Issue No. 7 - October/November 2002
Public Liability Reform in South Australia
by Mark Kelly
The South Australian Government is pursuing public liability reform. Reducing the cost of premiums and improving the availability of public liability insurance is its objective. The proposed broad ranging statutory changes will closely mirror the existing motor vehicle accident scheme. The reforms are likely to significantly affect the law in relation to recreational services and structured settlements.
Substantive law reform
Spiralling public liability insurance premiums threaten the economic stability of the community as a whole, from small family businesses to community groups. South Australia’s Treasurer, Mr Kevin Foley, strongly advocates this proposed legislative package of substantive law reform.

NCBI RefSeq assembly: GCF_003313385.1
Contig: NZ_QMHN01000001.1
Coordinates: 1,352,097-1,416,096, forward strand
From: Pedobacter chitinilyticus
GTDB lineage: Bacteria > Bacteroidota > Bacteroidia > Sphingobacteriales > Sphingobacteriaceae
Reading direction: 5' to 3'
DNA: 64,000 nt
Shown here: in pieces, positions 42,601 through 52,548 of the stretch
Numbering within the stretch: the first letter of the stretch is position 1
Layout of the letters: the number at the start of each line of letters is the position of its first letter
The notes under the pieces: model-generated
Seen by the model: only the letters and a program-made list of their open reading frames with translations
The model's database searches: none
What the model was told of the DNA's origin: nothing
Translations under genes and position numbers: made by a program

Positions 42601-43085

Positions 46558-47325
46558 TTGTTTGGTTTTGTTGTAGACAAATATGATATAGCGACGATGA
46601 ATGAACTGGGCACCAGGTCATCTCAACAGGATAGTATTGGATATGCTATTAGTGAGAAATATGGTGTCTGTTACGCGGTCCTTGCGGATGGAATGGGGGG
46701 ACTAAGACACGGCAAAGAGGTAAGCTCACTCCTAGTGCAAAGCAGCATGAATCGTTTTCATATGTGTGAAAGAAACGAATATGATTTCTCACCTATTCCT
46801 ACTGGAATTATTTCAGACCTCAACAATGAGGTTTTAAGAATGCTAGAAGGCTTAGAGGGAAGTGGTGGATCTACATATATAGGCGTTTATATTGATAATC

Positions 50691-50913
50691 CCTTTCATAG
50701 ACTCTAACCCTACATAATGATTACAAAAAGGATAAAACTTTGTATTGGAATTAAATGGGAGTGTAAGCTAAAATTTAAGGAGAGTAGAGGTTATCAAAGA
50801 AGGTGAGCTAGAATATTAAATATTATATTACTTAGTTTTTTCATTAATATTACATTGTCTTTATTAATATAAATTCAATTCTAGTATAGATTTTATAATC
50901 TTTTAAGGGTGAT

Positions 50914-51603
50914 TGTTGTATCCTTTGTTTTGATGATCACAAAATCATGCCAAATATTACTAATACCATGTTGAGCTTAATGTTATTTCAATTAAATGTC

The reform package includes:
- a cap on general damages for injury
- capped payments for loss of future income
- waivers for right to sue when participating in risky activities
- a reduction in claims for those injured while drunk or influenced by drugs
- the implementation of periodic payments as opposed to lump sum settlements
- protection of ‘good Samaritans’.
These legislative changes are expected to decrease the cost of premiums and provide a degree of certainty for insurance companies. However, it has been noted by the Insurance Council of Australia’s State Manager Chris Newland, that should the changes produce savings in claim costs, it will take ‘some time to determine the real impact of the legislation on the cost of insurance claims’.
The South Australian Government’s public liability reform package includes three pieces of legislation. Two are still awaiting Royal Assent:
- Wrongs (Liability & Damages for Personal Injury) Amendment Bill 2002
- Recreational Services (Limitation of Liability) Bill 2002
The Statute Amendment (Structured Settlements) Act 2002 was given assent on 5 September 2002.
The Wrongs Act<...